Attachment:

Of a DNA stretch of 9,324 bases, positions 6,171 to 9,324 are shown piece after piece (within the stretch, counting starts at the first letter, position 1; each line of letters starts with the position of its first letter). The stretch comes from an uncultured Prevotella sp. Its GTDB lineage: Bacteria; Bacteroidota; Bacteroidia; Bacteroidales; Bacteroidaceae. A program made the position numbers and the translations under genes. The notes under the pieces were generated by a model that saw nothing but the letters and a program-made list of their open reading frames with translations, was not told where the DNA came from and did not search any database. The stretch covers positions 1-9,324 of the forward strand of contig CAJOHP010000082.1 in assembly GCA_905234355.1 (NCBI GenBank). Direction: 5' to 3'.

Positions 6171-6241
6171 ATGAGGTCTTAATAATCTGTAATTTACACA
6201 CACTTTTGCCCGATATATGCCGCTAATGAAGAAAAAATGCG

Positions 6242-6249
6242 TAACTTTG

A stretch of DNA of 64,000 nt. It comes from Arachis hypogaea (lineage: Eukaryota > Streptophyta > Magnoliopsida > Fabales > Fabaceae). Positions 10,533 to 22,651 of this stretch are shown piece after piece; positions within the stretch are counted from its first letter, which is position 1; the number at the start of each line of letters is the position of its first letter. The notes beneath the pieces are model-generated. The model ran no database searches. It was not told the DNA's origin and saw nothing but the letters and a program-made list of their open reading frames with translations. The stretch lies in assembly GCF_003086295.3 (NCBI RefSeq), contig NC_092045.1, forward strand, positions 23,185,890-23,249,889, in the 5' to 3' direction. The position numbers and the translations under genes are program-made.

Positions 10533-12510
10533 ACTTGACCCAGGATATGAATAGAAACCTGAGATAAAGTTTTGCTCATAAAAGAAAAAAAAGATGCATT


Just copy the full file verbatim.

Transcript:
Of a DNA stretch of 9,324 bases, positions 6,171 to 9,324 are shown piece after piece (within the stretch, counting starts at the first letter, position 1; each line of letters starts with the position of its first letter). The stretch comes from an uncultured Prevotella sp. Its GTDB lineage: Bacteria; Bacteroidota; Bacteroidia; Bacteroidales; Bacteroidaceae. A program made the position numbers and the translations under genes. The notes under the pieces were generated by a model that saw nothing but the letters and a program-made list of their open reading frames with translations, was not told where the DNA came from and did not search any database. The stretch covers positions 1-9,324 of the forward strand of contig CAJOHP010000082.1 in assembly GCA_905234355.1 (NCBI GenBank). Direction: 5' to 3'.

Positions 6171-6241
6171 ATGAGGTCTTAATAATCTGTAATTTACACA
6201 CACTTTTGCCCGATATATGCCGCTAATGAAGAAAAAATGCG

Positions 6242-6249
6242 TAACTTTG

A stretch of DNA of 64,000 nt. It comes from Arachis hypogaea (lineage: Eukaryota > Streptophyta > Magnoliopsida > Fabales > Fabaceae). Positions 10,533 to 22,651 of this stretch are shown piece after piece; positions within the stretch are counted from its first letter, which is position 1; the number at the start of each line of letters is the position of its first letter. The notes beneath the pieces are model-generated. The model ran no database searches. It was not told the DNA's origin and saw nothing but the letters and a program-made list of their open reading frames with translations. The stretch lies in assembly GCF_003086295.3 (NCBI RefSeq), contig NC_092045.1, forward strand, positions 23,185,890-23,249,889, in the 5' to 3' direction. The position numbers and the translations under genes are program-made.

Positions 10533-12510
10533 ACTTGACCCAGGATATGAATAGAAACCTGAGATAAAGTTTTGCTCATAAAAGAAAAAAAAGATGCATT